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The White House has recently issued a statement outlining the Administration’s actions to promote transparency and combat corruption. These anti-corruption actions include:
Pursuing corrupt actors and the proceeds of corruption
Since 2009 the US has resolved Foreign Corrupt Practices Act (FCPA) cases against more than 50 companies with penalties of approximately $3 billion, and it has convicted more than 50 individuals, including CEOs and other high-level executives.
The US is working with partner countries to recover the proceeds of corruption, including the establishment of the Ukraine Forum on Asset Recovery and the Arab Forum on Asset Recovery. The US has established anti-kleptocracy units dedicated to cooperating with other countries on asset recovery.
The US continues to use visa authorities to deter the corrupt from engaging in corruption and use the US as a safe haven. The Administration will advocate for legislation to close gaps in US money laundering laws regarding the proceeds of certain crimes committed abroad.
Working with US businesses
The US will develop a National Action Plan to promote and incentivise responsible business conduct, including transparency and anti-corruption, consistent with the UN Guiding Principles on Business and Human Rights and the OECD Guidelines on Multinational Enterprises.
Preventing the abuse of anonymous shell companies.
In President Obama’s Fiscal Year 2015 budget request, the President proposed legislation to give law enforcement access to the identity persons controlling companies organised in the US to facilitate law enforcement investigations.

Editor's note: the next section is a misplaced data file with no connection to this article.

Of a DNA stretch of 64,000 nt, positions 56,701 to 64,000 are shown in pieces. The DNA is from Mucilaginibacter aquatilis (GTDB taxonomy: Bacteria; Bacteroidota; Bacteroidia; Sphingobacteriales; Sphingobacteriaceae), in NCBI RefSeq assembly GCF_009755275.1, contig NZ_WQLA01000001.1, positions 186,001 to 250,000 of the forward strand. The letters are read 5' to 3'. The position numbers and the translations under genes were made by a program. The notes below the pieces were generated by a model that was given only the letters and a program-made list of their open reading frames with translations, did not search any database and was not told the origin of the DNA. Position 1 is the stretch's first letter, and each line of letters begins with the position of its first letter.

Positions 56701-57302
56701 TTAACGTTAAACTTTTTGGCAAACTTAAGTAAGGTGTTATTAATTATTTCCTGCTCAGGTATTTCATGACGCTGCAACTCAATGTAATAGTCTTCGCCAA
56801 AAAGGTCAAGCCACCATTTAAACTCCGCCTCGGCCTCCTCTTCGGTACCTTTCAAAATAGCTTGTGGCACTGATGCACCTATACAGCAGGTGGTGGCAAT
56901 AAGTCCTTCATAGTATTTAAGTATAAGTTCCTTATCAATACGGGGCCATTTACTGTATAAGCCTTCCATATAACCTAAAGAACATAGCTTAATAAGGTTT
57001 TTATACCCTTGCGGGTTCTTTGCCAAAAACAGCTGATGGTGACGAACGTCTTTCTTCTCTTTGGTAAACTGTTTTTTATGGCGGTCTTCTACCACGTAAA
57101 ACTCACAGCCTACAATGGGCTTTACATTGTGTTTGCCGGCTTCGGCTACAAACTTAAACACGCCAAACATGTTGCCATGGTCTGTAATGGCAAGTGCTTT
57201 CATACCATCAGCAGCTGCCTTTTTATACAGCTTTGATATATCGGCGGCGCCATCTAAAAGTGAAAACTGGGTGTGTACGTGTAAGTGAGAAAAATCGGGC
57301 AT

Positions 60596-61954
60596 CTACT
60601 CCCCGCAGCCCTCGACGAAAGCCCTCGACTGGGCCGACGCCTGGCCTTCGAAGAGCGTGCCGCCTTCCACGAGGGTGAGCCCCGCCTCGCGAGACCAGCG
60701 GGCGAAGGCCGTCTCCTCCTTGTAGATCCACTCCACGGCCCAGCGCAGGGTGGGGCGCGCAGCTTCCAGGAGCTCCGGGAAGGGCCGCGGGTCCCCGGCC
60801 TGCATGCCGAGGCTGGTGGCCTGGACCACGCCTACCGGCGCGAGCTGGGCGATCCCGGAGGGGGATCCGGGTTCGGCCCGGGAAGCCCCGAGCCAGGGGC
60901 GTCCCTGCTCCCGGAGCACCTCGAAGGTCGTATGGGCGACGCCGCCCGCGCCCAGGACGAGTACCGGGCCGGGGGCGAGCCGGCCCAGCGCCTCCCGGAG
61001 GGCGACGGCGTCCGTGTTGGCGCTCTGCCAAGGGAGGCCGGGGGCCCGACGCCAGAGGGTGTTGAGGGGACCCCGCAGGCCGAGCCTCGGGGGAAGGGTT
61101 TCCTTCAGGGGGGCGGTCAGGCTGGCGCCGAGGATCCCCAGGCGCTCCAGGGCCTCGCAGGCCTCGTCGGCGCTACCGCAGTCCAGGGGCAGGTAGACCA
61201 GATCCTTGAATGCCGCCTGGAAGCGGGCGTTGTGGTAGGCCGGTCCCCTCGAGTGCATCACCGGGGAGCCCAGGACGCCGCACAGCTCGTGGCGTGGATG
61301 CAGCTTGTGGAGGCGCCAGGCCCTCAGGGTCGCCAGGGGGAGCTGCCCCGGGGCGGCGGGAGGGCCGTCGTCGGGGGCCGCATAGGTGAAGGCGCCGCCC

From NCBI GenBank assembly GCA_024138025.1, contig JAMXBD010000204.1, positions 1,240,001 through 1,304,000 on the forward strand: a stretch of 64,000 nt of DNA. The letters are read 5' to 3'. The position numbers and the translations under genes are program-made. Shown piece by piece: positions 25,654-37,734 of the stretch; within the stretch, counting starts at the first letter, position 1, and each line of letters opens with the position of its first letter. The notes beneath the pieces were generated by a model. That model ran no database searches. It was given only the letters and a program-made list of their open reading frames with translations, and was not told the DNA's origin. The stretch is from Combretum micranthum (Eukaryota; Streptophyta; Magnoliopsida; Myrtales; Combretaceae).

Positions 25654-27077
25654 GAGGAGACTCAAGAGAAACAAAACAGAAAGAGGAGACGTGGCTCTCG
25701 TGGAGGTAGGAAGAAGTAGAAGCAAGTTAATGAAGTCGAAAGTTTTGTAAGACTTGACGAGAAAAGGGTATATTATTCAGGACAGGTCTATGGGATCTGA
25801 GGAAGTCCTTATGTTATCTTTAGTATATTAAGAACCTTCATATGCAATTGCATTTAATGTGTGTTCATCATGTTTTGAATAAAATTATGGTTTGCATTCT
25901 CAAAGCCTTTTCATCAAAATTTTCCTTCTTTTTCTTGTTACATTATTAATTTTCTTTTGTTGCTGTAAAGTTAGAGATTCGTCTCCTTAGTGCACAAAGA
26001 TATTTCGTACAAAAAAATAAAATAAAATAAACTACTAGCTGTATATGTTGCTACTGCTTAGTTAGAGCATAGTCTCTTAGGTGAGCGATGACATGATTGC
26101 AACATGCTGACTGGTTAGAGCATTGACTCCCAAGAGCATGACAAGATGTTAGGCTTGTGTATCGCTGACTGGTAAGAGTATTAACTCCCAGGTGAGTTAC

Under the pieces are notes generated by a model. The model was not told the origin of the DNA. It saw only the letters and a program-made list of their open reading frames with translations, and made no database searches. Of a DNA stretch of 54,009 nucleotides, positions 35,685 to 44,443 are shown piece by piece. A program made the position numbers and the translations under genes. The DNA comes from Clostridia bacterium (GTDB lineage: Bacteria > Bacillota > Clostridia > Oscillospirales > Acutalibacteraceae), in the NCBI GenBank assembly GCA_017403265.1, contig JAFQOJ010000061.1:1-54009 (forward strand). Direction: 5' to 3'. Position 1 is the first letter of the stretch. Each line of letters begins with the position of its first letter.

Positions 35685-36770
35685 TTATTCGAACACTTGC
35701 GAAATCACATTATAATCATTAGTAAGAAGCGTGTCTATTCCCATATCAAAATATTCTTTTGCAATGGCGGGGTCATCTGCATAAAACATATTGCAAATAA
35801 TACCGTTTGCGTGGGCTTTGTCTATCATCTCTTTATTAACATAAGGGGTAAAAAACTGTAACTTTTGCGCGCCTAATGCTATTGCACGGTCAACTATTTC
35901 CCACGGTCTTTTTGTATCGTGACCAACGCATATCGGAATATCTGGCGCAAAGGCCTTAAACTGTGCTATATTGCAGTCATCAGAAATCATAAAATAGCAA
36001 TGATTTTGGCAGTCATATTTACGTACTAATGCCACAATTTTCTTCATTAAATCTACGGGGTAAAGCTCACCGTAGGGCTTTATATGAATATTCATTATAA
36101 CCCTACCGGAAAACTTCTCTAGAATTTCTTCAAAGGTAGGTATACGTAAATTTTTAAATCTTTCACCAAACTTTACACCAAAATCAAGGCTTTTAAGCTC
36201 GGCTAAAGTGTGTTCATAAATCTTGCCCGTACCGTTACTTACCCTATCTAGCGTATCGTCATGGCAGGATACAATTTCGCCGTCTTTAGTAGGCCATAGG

In August 2014, the Department of the Treasury published notice of proposed rulemaking to strengthen customer due diligence obligations for US financial institutions.
Improving transparency in the extractives industry
The US will conduct a review of how the government integrates internal best practices for transparency in the extractive industries in its foreign policy engagements. The US is working with the G-7 and other partners to improve assistance to governments for negotiating contracts with the private sector to promote the adoption of more sustainable agreements, including supporting the launch of www.negotiationsupport.org.
Working with other countries to promote anti-corruption, transparency and open government
The US works closely with countries to build transparent and accountable financial and legal systems through assistance programs. The Department of State and US Agency for International Development devote approximately $1 billion per year to anti-corruption and good governance programs.
Galvanizing global efforts to promote open government principles in the Open Government Partnership (OGP)
President Obama launched the Open Government Partnership (OGP) with the leaders of seven other nations that now includes 64 countries that represent more than 2 billion people. The OGP is a voluntary, multi-stakeholder initiative in which governments make commitments to promote transparency and fight corruption, including the passage of anti-corruption legislation and commitments to publish information on government spending.